History of the Pullman House

Pullman House Painting
Pullman House, a Survivor of Yesteryear - Painting by Herndon Davis
Published in the Rocky Mountain News on November 24, 1940
Courtesy Denver Art Museum
Throughout the 19th century the Cold Spring Ranch remained a popular stop for many kinds of people.  Among the famous persons known to have passed through here include William Frederick "Buffalo Bill" Cody, Gen. Ulysses S. Grant, Gen. Philip Sheridan, Gen. William Tecumseh Sherman, and Isabella Bird.  In the 1870s the Johnson family moved out to the ranch, continued to lease it to Martin and built their own frame house nearby.  Here Johnson lived the remainder of his years, and continued initially to serve gold seekers, and later visitors, tourists and other patrons who stopped by on the southern route between Golden and Denver.  In the 1880s Johnson died, passing the ranch to his son Jonas Jr., nicknamed "Mott."  Like his father, Mott Johnson also ran the Cold Spring Ranch, as well as being a prominent Sheriff in Jefferson County.  Somewhere probably during the ownership of the Johnson family a small building was built to house the cold spring, a frame pentagonal shaped gazebo-like structure behind the historic Pullman House.

While Martin still leased the ranch, in 1879, two men with a wagon approached the ranch at night, and inquired of him whether the road ahead was clear.  Saying it was, but unable to clearly make out what the men were about, he let them on their way.  Later, it was found out, these men were Samuel Woodruff and Joseph Seminole, two outlaws who had just killed wagonmaster Reuben Benton Hayward, and would hide his body beneath a bridge not far on their way from the Cold Spring Ranch.  Martin was the first to have seen the wagon without three men in it, as the third had just been killed and was laying unconcealed in the wagon, between Mt. Vernon and Cold Spring Ranch.  Had Martin approached the wagon, he most certainly would've been in grave danger; as it was he became a key witness to the prosecution.  After an interstate manhunt by the Rocky Mountain Detective Agency, Woodruff was intercepted in Big Grove, Iowa, while Seminole was captured with the help of the Indian Police at the Pine Ridge Reservation in South Dakota.  The Hayward murderers were brought to Golden, and lynched from a railroad trestle before a trial could take place.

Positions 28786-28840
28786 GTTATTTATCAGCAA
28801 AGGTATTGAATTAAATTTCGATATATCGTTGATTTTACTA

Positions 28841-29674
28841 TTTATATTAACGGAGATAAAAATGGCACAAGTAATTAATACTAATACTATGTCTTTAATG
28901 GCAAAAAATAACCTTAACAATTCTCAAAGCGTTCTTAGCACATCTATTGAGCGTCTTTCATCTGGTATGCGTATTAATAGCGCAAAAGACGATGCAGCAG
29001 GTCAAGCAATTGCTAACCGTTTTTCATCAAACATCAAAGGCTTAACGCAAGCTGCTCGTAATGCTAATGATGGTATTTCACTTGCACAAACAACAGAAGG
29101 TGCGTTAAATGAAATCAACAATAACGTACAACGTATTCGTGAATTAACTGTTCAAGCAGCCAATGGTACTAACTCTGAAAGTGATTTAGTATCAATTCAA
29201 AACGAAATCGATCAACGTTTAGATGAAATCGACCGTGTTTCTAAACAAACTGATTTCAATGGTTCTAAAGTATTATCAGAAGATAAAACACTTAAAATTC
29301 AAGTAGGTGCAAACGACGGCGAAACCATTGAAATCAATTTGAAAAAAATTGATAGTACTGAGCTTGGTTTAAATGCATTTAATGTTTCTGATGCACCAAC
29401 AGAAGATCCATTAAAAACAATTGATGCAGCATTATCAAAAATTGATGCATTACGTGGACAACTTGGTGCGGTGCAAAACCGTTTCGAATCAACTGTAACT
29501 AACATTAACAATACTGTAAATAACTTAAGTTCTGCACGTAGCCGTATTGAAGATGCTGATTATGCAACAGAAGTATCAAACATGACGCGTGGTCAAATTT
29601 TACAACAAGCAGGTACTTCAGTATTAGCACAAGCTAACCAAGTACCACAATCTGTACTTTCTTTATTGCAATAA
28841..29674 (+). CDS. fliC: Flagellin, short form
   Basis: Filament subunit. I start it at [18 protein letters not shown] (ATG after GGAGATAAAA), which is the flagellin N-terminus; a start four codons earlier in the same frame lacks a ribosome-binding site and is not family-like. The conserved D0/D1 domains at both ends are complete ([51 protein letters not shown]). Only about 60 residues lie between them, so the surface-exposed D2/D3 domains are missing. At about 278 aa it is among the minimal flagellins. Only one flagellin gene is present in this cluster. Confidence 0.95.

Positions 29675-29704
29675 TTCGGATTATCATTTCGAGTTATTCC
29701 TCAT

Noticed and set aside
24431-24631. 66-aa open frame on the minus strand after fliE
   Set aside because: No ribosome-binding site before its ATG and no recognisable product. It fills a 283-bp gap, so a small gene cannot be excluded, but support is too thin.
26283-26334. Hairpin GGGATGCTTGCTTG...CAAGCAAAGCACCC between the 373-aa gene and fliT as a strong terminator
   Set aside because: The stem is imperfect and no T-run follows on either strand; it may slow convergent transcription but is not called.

Tramway MapDenver Republican - 7/31/1895
Proposed Tramway Extension

In 1891 the Denver, Lakewood & Golden railway opened its own tramway line through the Cold Spring Ranch, bringing the latest in public transit (including Pullman-built motors) to a place that once served ox teams going to the gold fields.  By this time, the ranch had been pared down to a stock ranch of 600 acres, its western acreage being sold to become the (on paper) Pullman Hights (sic) subdivision.  In early 1900 the ranch saw a truly somber moment in history, when the funeral of William C. Rooney (Johnson's brother-in-law) took place in the Pullman building.  Rooney was killed in the line of duty as a guard at Cañon City attempting to stop four prisoners from escaping, and his funeral entourage was made up of 26 carriages of mourners. Later the funeral of Alexander Rooney was also held here.
In 1905 hot cinders from the train ignited dry grass on the ranch next to the tracks, and Johnson and his family barely succeeded in saving the historic Pullman home, their own home and other buildings of the ranch.  By this time the Cold Spring Ranch was its own stop along the railway, known as Johnson's Siding.  Around this time the Colorado National Guard, which had been training at a rifle range near South Golden Road, started setting up its first permanent camp on the eastern part of the ranch. Johnson continued subdividing the Cold Spring Ranch and selling off parcels of land for people to build homes, and soon the village of Pleasant View started to take shape.

In 1911 Johnson made the grisly discovery of a skeletal body on the ranch, with bones having washed down in a gulch from South Table Mountain.  These proved to be the remains of Maria LaGuardia, an Italian matriarch of Denver who had been lured to the mountain and murdered two years earlier by Angeline Garramone, for her money.  In one of the most famous trials in Denver area history, Garramone was sentenced to life in prison for the brutal crime, with friends testifying she had given them threats of death if they ever told of the crime. Much of the remains of LaGuardia may still reside somewhere at Long Gulch, the way where Quaker Street ascends South Table Mountain.


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